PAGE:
Following up on Sean Haugh’s article, Sexual Harassment at National? (discussed at IPR: Libertarian Party employee Sean Haugh: ‘Open season on women’ as long as Bill Redpath is LP national chair; Libertarian Party Transparency Caucus debate), Liberty For All has been publishing a number of followup articles.
In Sexual harassment at National: What to do about it, Haugh writes:
… the one question I really wanted asked has not been addressed at all. How can women safely and fairly exercise leadership at the national level of our party?
My reaction was so severe because the juxtaposition of events brought into focus a problem within our party of which we do not speak. If the clumsy hearing of the Resolution of Discipline against Angela Keaton had happened in isolation, I would still be upset but not moved enough to write so publicly about it. If M Carling had been named our party’s Parliamentarian with no other context, I might not have been upset at all. The fact that they both happened at the same meeting is the cause of my outrage.
Carling has a simple path out of this. All he has to do is openly admit what he did. If he does so, I would support public forgiveness of him.
Redpath’s way out is even simpler. All he has to do is rescind his appointment of Carling as Parliamentarian of the Libertarian Party.
The LNC’s way to resolve the immediate issue is also easy. They must not allow Carling a seat at their table until truth and reconciliation have taken place.
In another article co-written with LNC member Lee Wrights, Haugh goes on to say
Our silence has even damaged Carling more than if we had done the right thing and spoken out at the time. Three and a half years is time enough for someone in his position to atone for what he did and return to the good graces of the membership. Instead of serving that time, and restoring his good name through reformed behavior, something he did years ago has come back to haunt him.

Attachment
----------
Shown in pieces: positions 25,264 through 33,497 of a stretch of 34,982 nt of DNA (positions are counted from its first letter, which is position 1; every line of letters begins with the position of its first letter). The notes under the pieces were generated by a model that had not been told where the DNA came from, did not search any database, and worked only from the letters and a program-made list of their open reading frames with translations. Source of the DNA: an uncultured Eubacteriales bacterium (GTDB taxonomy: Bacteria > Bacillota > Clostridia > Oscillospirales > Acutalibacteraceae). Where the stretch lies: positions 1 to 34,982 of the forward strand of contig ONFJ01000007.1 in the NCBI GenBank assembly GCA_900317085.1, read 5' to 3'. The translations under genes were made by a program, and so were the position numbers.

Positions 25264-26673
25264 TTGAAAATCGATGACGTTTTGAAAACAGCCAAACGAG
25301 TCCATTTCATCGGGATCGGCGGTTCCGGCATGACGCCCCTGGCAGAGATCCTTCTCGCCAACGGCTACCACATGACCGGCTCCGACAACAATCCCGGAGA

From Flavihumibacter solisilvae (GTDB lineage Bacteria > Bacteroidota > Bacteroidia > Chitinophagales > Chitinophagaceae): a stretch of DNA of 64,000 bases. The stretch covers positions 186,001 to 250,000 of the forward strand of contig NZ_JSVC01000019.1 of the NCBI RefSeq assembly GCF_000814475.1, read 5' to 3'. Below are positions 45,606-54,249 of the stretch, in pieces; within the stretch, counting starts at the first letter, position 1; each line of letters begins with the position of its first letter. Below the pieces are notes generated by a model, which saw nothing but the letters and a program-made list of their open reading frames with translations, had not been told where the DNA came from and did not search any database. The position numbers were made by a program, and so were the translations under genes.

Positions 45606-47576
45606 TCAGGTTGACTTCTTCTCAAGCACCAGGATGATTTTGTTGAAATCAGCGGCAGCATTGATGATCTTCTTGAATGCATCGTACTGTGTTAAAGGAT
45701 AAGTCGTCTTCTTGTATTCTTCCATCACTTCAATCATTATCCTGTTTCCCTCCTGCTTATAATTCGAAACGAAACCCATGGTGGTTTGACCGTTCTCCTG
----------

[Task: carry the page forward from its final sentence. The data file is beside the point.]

And now that two of the co-conspirators have broken their silence, the damage is greater than it would have been if the truth had been revealed at the time. Some involved have risen to more prominent roles within the party and stand to lose more than they could have if we had done the right thing at the proper time. Once again, we find our “sin of silence” haunting us.
By not speaking up when these events occurred, we have lost three and a half years to address the underlying problems. If we had brought these problems to light then, maybe we would have a much healthier party today. We realize now if we had done the right thing almost four years ago, we could have avoided the shame of our sin.
The most recent installment in the series, LNC region 7 rep Rachel Hawkridge writes, Women make good leaders too!:
My first contact with the LNC occurred at the costume party in Denver, where one member of the LNC walked past me, fixated on my cleavage, leered and said “Va-va-voom!” When I attempted to engage my esteemed colleague in conversation, he was so enamored with said cleavage that he couldn’t focus on my face, and directed a few mono-syllabic words at my chest.
In dealing with State Chairs for region formation, I spoke to several (I need to point out here that none of them are my current State Chairs!) who appeared to have an attitude of superiority, and adopted a “just a woman” attitude. Several women at Denver gave me input about various State Chairs and other officers. “He hits on all of us”, “he makes me uncomfortable”, “he leers”, “he drools.” And even more troubling “Women don’t go to LP events in (our state or city) because they get hit on, or nobody listens . . . ”